Lemon is a fruit from the citrus family, cultivated for thousands of years in Asia (it is assumed that India and China are countries of origin), from where it came to Europe, more precisely to Ancient Greece. The Ancient Greeks discovered this healthy fruit most likely thanks to the Macedonian king Alexander the Great, who brought it from Persia.
Lemon was transported to the Roman Empire where it became so popular that soldiers included it as their obligatory food supply. In this way, this “sunny” fruit was spread across other Mediterranean countries, including Spain, from where sailors, led by Columbus, took it to distant America. Nowadays, California and other countries on the west coast of the United States are among the largest cultivators of citrus.
Citrus fruits are rich in vitamins and minerals. Since vitamin C plays a major role in the production of collagen, lemon is often referred to as a source of beauty and youthful appearance.
Lemon has always been used for several purposes. For example, nobility at the court of the French ruler Luis XIV used it as a lip balm, and even presently lemon is a popular ingredient in natural cosmetics.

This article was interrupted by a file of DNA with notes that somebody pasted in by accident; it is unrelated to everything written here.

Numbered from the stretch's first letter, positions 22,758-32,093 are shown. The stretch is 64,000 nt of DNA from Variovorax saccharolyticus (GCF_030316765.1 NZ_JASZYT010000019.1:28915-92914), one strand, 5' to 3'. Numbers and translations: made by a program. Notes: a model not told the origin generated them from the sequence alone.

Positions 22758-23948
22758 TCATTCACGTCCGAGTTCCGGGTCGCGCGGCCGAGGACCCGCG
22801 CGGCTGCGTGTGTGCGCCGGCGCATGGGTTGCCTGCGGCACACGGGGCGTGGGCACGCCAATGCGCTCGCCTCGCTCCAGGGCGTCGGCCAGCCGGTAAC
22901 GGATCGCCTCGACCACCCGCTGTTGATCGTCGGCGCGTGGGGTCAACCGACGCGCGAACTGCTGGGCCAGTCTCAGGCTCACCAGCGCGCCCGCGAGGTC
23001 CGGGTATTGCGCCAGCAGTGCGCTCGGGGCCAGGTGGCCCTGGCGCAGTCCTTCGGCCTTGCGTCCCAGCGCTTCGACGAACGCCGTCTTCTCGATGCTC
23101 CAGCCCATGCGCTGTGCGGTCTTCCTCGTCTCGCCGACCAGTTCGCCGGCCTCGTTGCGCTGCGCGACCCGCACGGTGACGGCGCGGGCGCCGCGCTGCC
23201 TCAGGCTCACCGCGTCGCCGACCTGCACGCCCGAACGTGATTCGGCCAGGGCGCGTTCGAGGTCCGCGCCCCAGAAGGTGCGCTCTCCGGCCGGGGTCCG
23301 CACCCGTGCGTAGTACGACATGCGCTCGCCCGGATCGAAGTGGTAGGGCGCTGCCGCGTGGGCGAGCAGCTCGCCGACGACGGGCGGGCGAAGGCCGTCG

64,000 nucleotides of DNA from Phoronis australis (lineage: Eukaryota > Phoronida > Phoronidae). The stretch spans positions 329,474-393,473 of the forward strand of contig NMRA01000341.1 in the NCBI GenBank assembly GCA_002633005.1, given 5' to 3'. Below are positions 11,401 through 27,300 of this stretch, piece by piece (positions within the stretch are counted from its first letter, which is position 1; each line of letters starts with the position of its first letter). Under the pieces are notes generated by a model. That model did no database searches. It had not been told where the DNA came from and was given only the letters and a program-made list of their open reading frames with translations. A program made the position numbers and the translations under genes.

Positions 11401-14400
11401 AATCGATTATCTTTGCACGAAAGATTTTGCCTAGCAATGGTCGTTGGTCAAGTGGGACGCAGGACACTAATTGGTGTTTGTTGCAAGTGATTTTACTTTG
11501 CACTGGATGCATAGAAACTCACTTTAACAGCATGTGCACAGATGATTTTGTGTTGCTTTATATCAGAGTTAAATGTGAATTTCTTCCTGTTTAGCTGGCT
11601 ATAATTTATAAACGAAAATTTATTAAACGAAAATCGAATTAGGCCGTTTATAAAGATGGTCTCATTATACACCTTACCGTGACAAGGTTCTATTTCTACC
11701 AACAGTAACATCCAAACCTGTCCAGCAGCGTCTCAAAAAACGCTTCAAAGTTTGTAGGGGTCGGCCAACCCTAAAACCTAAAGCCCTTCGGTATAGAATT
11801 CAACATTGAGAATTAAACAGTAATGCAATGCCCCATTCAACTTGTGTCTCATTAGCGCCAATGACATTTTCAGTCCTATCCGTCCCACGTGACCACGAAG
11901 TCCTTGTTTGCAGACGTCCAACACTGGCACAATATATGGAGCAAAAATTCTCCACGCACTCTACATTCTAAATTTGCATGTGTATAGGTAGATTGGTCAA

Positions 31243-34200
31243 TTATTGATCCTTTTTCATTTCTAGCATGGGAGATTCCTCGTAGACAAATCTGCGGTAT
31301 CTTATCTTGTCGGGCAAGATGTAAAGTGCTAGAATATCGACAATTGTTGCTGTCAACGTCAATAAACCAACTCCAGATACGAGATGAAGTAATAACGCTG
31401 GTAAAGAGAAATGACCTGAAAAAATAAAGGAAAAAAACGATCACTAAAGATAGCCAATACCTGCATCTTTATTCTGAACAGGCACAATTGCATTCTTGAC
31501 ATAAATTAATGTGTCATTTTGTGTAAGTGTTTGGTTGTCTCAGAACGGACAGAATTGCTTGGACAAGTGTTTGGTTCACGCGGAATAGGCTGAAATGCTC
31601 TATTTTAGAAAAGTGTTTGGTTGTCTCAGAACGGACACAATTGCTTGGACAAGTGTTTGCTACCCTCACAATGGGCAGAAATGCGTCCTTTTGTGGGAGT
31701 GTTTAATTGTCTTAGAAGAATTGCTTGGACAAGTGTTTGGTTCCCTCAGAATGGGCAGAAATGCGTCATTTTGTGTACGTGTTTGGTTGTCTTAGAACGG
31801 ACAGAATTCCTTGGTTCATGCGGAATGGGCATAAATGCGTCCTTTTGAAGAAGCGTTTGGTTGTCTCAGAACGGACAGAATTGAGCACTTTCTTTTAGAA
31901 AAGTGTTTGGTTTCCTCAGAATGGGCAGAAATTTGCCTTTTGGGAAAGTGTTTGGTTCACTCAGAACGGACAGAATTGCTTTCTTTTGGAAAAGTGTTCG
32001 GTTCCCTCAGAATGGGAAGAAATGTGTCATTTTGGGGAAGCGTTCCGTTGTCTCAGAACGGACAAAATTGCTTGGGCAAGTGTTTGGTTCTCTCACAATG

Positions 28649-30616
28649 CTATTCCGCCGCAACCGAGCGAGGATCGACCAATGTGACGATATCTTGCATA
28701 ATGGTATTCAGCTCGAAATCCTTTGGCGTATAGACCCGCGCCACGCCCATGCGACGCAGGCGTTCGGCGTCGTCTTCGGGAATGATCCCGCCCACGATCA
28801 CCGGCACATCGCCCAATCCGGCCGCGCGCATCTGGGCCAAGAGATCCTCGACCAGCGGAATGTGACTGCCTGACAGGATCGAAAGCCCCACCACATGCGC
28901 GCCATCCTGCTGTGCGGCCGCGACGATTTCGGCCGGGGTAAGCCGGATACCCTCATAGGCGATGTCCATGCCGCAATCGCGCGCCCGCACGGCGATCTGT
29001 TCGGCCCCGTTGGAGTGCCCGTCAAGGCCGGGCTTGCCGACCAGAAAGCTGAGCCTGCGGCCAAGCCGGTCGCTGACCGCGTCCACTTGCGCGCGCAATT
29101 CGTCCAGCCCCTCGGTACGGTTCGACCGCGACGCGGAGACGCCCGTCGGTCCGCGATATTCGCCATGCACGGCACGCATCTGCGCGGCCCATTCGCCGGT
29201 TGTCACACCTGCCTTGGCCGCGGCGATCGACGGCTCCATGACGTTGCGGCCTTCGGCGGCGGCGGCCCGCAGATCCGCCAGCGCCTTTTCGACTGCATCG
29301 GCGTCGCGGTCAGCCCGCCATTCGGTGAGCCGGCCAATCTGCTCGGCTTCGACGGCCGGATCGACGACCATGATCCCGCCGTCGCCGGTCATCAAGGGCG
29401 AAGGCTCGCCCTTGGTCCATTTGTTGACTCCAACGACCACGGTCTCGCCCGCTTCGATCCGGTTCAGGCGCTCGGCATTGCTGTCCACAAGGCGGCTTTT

In aromatherapy, lemon essential oil, extracted from its rind, is used for the improvement of mood and concentration. To produce one liter of essential oil, it takes approximately three thousand lemon fruits.
There are several ways of applying the benefits of aromatherapy, let’s mention one of them. Put five drops of lemon oil in a water-filled aroma lamp. The warmth of the lamp will spread the fragrance of lemon oil across the room.
Lemon is known as the universal remedy, because both its juice and zest are rich in antioxidants like vitamin C and flavonoids that protect cells from aging, infections and other health issues, and also contain minerals such as potassium, calcium, magnesium, and iron.
The juice is used for the preparation of delicious, refreshing lemonade that is recommendable to drink every morning before breakfast. It is also helpful to drink freshly squeezed lemon juice with a glass of water if you catch a cold. This precious fruit is an important ingredient of various traditional ways of preserving health, for example, Indian Ayurveda.
In the cuisine, the lemon juice is used, among other things, as a replacement for vinegar in marinades because it softens the food and leaves its aroma intact. Lemon zest enriches the aroma of many sweet and savory dishes and is used in making of many popular drinks.
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